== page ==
Who are they having relations with, then?
The studies are just based on heterosexual intercourse, but it's just the same way the traditional studies show men having more partners than women, just reversed. The reason the numbers are never equal, is because they rarely calculate the raw average. The only point of calculating the raw average is to get an idea of whether or not the study is even sort of accurate or to compare the average numbers to an earlier data set. Instead, most are looking for what the number of sexual partners the *average* man or woman has.
Okay, and here's the TL;DR part that is probably getting way more scientific than you're looking for.
So, in a survey done by More* magazine, we see that 25% of women have had more than 10 partners, while only 20% of men report the same. The average woman has had 9 sexual partners and the average man has had 7 (sorry, can't find the original study which would show the percentages) telegraph.co.uk/news/newstopics/howaboutthat/3685314/Young-women-have-more-sexual-partners-than-men.html
* We'll get to why these surveys might actually be more accurate than more "traditional" surveys in a bit. The sample size was quite large (2,000). I cannot find out how they gathered participants, however, and that does make a huge difference. If it's not completely random, that can skew the results. But, the results do stem with other surveys given.
Here's an interesting read on sex surveys and the kind of answers given. Now, this study is looking for the raw average, but it's because they weren't trying to measure the average of sexual partners, but under what conditions people were most honest about their sexual deeds:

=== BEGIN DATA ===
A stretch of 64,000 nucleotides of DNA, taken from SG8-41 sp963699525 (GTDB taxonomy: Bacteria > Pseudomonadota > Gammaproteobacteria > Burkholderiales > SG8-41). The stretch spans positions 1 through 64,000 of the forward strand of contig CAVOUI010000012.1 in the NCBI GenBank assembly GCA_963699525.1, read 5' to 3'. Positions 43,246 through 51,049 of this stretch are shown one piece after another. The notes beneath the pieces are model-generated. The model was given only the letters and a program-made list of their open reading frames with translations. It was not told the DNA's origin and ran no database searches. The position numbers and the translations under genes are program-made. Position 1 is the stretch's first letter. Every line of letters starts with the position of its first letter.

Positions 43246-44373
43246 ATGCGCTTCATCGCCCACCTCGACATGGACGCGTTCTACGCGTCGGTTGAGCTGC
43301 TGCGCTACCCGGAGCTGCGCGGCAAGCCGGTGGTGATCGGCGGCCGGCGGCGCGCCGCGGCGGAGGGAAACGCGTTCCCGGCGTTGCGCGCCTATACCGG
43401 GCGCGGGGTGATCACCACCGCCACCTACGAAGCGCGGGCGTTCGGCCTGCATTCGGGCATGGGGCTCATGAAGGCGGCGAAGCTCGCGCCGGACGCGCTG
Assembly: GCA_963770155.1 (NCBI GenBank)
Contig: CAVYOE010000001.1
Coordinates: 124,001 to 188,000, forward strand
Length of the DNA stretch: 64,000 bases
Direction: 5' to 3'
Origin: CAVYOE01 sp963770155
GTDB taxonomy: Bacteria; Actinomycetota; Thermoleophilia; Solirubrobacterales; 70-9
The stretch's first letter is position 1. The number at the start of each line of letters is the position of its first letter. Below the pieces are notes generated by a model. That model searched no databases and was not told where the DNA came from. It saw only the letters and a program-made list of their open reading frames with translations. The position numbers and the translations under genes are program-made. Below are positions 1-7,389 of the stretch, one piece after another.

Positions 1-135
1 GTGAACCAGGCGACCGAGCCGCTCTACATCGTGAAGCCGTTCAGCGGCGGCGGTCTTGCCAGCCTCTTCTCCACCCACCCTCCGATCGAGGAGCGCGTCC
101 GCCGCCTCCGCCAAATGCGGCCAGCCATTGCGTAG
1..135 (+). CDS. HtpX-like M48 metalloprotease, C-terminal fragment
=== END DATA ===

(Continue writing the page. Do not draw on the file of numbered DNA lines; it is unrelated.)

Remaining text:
What's interesting is women who thought their answers would be read, reported an average of 2.6 partners, while the ones that theough they were hooked up to a lie detector reported an average of 4.4. Compare that to men who gave an average answer of 3.7 when they thought their answers would be read and an average answer of 4.0* when they thought they were hooked up to the lie detector.
*A .4 variation would be expected in a sample size this small. If it were a survey of say, 5,000, .4 would be too high.
Well, this is problematic when the most reliable studies have been traditionally thought to be face-to-face interviews.
To compound issues, men and women guesstimate differently. Men tend to just give a rough estimate, where women tend to tally the partners in their head, by name. This gives men a generally overinflated number, and women an either accurate or lower number (human memory is one of the most faulty things we have, afterall). ualberta.ca/~nrbrown/pubs/BrownSinclair1999.pdf
And that's just the basics, there's even more variables. The age at which you ask participants, relationship status, cultural and ethinc background, ect. And you have the bias of the people doing the survey to take into consideration. While they might not mean to skew the results, very subtle ways they word the question (even subconsciously) can affect the results they're given.
Another thing, when you're looking at surveys, you need to pay attention to the wording of the questions asked of the participants. Surveys that just ask "How many sexual partners have you had" or "how many people have you had sex with" are going to be inherently flawed since there's a huge difference of opinion on what counts as sex. A good study will actually indicate the sexual activity or activities that count as "sex" for the purpose of the study.
Ultimately though, when you look at good research, there's so many more myths than facts when it comes to sexuality (did you know, for example, that men in relationships with feminists report a happier sex life and get sex more often?). And a big part of this has been the decades of either flawed research, misinterpretation of the research by people that don't know how to read a study, and good old confirmation bias (we tend to ignore things that don't stem with our perception of the world).